In intensive livestock areas, soils commonly contain elevated nutrients above the agronomic optimum which increases the risk of nutrient losses and contributing to poor ecological status waterbodies. Large within-field variability in soil nutrient content exists, and at-risk phosphorus (P) hotspots are rarely quantified due to sub-optimal soil sampling regimes. This study aims to address this issue by developing and evaluating an improved classification of P transfer risk at a sub-field scale through a weighted risk assessment model that combines gridded soil sampling data with modelled in-field surface runoff pathways. Within-field soil P variability was quantified at six field-scale sites in Northern Ireland using two different sampling techniques; traditional bulked field soil sampling (i.e. bulk analysis of W pattern sampling) and gridded sampling (at 35 m resolution) alongside interpolation. Results show that traditional bulked sampling failed to account for the sub-field scale spatial variability in soil P content. This may contribute to the poor chemical and ecological status of surface waters by frequently under-predicting soil nutrient content, and failing to identify potential contributing sources of soil P losses. In contrast, higher intensity gridded sampling and interpolation revealed wide in-field spatial variability in soil P content, facilitating the identification of contributing sources of P losses to poor water quality and aiding in the characterisation of risk for nutrient losses to waterways. Hydrological modelling of in-field runoff pathways indicated several P sources potentially contributing to runoff-based P losses. Our weighted risk assessment model was successful in identifying P hotspots and transfer potential to water courses, illustrating that a similar approach could be applied anywhere in the world where excess P poses a problem for water quality. Model validation took place using instream water quality sampling data, which showed that higher risk weighting model results correlated to poorer water quality conditions. This methodology could be a useful management tool to help countries meet their national water quality targets.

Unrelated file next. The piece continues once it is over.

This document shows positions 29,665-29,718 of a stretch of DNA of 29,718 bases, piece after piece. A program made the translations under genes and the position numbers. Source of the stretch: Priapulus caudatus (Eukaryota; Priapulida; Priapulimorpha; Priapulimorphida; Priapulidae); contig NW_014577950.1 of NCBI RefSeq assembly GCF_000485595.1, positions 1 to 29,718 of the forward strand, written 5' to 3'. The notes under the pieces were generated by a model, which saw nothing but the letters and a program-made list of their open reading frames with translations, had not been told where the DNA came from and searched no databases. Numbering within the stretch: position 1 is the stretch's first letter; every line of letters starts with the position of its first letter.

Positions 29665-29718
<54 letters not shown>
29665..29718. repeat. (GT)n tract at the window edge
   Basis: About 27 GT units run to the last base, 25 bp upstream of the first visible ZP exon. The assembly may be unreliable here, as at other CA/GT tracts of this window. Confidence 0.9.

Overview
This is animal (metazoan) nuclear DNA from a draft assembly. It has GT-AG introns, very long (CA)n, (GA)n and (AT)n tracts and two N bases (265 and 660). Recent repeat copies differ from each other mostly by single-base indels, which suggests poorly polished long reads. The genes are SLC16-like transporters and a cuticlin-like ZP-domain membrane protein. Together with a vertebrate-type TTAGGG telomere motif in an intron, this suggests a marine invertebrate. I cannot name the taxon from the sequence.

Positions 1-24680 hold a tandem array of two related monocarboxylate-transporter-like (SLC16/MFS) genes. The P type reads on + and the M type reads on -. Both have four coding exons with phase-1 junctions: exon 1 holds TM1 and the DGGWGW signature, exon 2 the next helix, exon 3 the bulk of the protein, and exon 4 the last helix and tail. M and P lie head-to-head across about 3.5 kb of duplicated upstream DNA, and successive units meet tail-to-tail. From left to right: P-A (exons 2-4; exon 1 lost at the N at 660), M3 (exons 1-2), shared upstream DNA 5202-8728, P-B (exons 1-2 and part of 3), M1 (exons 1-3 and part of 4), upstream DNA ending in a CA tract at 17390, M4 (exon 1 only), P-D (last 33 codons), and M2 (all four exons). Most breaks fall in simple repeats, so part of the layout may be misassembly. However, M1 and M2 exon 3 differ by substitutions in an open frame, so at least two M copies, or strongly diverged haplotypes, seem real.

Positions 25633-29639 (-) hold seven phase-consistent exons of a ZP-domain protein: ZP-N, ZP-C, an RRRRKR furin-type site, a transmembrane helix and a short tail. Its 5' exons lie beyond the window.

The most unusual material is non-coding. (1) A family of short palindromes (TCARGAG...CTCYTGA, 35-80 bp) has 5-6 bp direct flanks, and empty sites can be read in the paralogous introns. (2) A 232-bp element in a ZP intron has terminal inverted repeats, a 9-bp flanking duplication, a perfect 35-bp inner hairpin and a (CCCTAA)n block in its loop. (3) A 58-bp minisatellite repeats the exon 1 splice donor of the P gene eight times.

- Gridded soil sampling
- Soil phosphorus
- Ordinary kriging
- Hydrological modelling
- Water quality
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Supervisor: Mullan, D. (Supervisor)
Student thesis: Doctoral Thesis › Doctor of Philosophy